The impact of systemic risk depends very much on the collective behavior of financial institutions and their interconnectedness as well as on the interaction between financial markets and the macro-economy. Elements of interconnectedness can generally be measured by consideration of counterparty risks related to a financial institution's activities. Knowing the interconnectedness of a financial institution could enable a systemic risk regulator to determine how many additional failures could be caused by the failure of an individual firm.1
The theme of interconnectedness is still in its nascent stages, having garnered broad attention by the financial industry, regulators, and academia only since the Credit Crisis. The reason for the latter is attributable largely to lessons learned from the failure and/or government bailout of financial firms such as Lehman Brothers Inc. and American International Group in 2008.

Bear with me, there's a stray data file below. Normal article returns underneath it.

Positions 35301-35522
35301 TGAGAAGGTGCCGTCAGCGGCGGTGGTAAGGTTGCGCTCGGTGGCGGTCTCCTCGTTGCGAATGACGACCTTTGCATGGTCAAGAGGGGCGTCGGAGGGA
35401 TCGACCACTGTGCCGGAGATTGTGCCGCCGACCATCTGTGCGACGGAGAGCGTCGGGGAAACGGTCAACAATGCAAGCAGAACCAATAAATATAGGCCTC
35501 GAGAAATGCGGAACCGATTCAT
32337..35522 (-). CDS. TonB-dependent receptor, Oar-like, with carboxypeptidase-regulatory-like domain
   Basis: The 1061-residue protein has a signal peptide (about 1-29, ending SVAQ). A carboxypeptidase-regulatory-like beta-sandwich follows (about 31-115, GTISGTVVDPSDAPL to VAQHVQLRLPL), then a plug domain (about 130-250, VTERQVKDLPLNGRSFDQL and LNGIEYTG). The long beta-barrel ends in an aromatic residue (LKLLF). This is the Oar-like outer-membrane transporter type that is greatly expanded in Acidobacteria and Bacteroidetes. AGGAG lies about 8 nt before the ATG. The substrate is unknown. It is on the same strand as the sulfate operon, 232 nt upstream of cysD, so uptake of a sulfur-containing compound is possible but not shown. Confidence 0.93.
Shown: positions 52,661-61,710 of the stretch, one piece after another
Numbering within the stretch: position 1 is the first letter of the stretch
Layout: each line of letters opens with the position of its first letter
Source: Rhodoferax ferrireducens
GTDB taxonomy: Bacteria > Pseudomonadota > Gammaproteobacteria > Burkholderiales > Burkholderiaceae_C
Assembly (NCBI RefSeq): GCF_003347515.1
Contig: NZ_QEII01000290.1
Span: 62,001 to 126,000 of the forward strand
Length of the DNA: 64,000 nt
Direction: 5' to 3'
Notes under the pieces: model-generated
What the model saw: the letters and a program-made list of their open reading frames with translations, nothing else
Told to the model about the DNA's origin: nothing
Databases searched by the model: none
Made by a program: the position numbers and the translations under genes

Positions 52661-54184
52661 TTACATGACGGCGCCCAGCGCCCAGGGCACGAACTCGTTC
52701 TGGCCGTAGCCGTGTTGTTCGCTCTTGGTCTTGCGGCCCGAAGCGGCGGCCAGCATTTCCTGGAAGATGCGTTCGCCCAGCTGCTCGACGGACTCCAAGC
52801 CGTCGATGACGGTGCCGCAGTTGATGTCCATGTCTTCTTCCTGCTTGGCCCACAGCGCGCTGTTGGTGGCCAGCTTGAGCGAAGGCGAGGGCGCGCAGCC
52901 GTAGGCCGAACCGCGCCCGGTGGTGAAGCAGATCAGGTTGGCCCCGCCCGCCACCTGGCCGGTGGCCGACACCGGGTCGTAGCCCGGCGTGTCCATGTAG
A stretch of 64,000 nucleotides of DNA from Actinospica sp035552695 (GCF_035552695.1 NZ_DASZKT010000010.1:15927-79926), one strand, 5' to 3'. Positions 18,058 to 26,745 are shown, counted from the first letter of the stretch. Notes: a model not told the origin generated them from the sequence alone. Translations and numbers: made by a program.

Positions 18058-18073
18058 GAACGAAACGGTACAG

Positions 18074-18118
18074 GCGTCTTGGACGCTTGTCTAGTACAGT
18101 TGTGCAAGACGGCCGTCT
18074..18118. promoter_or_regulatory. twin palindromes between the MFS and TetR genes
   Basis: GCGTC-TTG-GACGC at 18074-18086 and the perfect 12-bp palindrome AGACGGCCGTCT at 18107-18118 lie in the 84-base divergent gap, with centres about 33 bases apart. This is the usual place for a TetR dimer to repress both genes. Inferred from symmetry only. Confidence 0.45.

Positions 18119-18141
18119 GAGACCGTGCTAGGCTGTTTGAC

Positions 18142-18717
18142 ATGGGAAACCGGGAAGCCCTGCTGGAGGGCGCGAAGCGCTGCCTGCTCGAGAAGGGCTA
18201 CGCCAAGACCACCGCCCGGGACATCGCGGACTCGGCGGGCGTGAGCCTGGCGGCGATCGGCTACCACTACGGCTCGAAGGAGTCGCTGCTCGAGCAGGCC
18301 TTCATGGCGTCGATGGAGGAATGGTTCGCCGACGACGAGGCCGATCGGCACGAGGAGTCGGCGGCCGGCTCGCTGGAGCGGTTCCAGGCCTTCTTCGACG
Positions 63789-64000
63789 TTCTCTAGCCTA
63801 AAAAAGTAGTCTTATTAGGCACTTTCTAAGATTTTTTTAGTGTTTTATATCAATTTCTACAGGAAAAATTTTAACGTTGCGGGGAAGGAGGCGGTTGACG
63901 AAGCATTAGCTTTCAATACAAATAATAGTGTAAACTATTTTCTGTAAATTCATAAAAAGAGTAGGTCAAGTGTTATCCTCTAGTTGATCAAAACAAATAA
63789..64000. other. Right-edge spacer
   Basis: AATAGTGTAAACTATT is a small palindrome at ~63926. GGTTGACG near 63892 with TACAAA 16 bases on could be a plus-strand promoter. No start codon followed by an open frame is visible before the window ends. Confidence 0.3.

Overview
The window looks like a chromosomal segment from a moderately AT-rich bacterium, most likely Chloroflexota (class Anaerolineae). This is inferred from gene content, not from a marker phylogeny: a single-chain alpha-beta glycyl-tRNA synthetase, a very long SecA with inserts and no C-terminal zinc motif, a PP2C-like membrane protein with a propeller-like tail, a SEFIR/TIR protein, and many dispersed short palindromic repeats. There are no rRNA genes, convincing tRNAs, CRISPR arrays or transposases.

As interested parties analyzed the risks posed by these firms during the Credit Crisis, it became very clear that the real risks posed to the global financial system did not only originate from the stand-alone size or direct counterparty exposures posed by such firms. Instead, it was only after the massive size and complexity of the direct and indirect financial, operational, and legal connections of Lehman and AIG became more clear that the true systemic impact of these firms became evident. As discussed in detail in ...